This is the bimonthly information program of Murin-an Garden.
It provides information on Japanese gardens, invitations to events that help foster the garden and seasonal highlights.
The name of this bimonthly is Sara-Sara News.
What does “sara-sara” mean? In Japanese, this word is used to evoke a gentle rustle or murmuring sound in nature. We have adopted it from a passage in a poem by Yamagata Aritomo, Murin-an’s original owner. It reads
At the end of a water stream/That murmurs gently as it travels hidden beneath the shade of trees/I see a fish leap
We chose this publication’s title to reflect our hope that, like the ceaseless flow of the murmuring brook flowing around Murin-an, the encounters here will produce a current toward nurturing Japanese gardens for the future.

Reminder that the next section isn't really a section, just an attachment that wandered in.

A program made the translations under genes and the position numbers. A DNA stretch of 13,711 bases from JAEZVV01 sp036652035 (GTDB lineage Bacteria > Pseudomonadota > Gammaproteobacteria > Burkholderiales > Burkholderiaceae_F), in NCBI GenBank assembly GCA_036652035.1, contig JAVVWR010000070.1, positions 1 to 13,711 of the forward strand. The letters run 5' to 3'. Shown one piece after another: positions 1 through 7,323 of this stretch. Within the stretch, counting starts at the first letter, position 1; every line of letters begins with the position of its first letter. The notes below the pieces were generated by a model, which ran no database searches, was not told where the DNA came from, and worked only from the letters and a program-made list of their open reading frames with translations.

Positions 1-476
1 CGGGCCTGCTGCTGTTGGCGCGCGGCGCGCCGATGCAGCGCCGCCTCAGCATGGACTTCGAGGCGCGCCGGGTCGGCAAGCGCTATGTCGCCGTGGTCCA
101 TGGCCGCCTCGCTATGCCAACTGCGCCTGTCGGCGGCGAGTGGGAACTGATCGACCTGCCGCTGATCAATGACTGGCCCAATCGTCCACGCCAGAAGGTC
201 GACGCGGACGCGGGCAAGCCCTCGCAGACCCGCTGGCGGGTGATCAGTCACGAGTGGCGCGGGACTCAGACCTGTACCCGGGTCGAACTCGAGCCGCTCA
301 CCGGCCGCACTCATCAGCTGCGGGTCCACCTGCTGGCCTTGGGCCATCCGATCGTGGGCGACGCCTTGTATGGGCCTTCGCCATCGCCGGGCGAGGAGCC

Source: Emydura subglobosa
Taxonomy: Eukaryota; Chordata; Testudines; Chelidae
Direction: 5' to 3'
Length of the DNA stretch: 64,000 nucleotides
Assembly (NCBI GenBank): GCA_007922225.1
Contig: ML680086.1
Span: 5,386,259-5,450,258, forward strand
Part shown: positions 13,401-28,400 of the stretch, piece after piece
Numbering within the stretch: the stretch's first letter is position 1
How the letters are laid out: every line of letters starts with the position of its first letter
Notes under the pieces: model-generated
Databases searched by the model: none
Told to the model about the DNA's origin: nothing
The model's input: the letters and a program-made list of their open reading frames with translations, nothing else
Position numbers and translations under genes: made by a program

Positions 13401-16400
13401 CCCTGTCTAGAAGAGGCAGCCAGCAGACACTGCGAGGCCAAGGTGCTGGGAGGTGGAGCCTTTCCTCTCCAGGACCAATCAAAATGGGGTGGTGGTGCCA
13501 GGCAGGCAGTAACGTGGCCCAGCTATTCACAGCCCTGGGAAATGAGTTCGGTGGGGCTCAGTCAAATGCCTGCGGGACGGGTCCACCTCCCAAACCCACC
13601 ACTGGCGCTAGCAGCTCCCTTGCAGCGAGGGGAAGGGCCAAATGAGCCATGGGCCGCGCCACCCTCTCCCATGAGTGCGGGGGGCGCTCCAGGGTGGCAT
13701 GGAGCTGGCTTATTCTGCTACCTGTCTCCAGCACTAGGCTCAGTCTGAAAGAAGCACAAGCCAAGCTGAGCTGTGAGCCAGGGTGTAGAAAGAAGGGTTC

The beautiful autumn leaves have brought us a much-awaited fall season. This is the time when gardens viewed from inside a room take on a whole new charm. As a matter of fact, when gardeners tend to their gardens, they also consider the view from the inside of rooms. Because garden trees nearby buildings especially stand out, gardeners strive as much as possible to prune them naturally to keep them from looking like they have been trimmed, while also preventing them from looking heavy and shaggy by gently tidying their branches just enough so that the scenery behind them remains visible. Conversely, they also prune the trees along the garden’s outer circumference, which is the most distant scenery seen from inside a building, so that it forms a skyline and also screens out the buildings outside the garden. This autumn, take your time in enjoying the branches of the maple trees as well as their fall colors.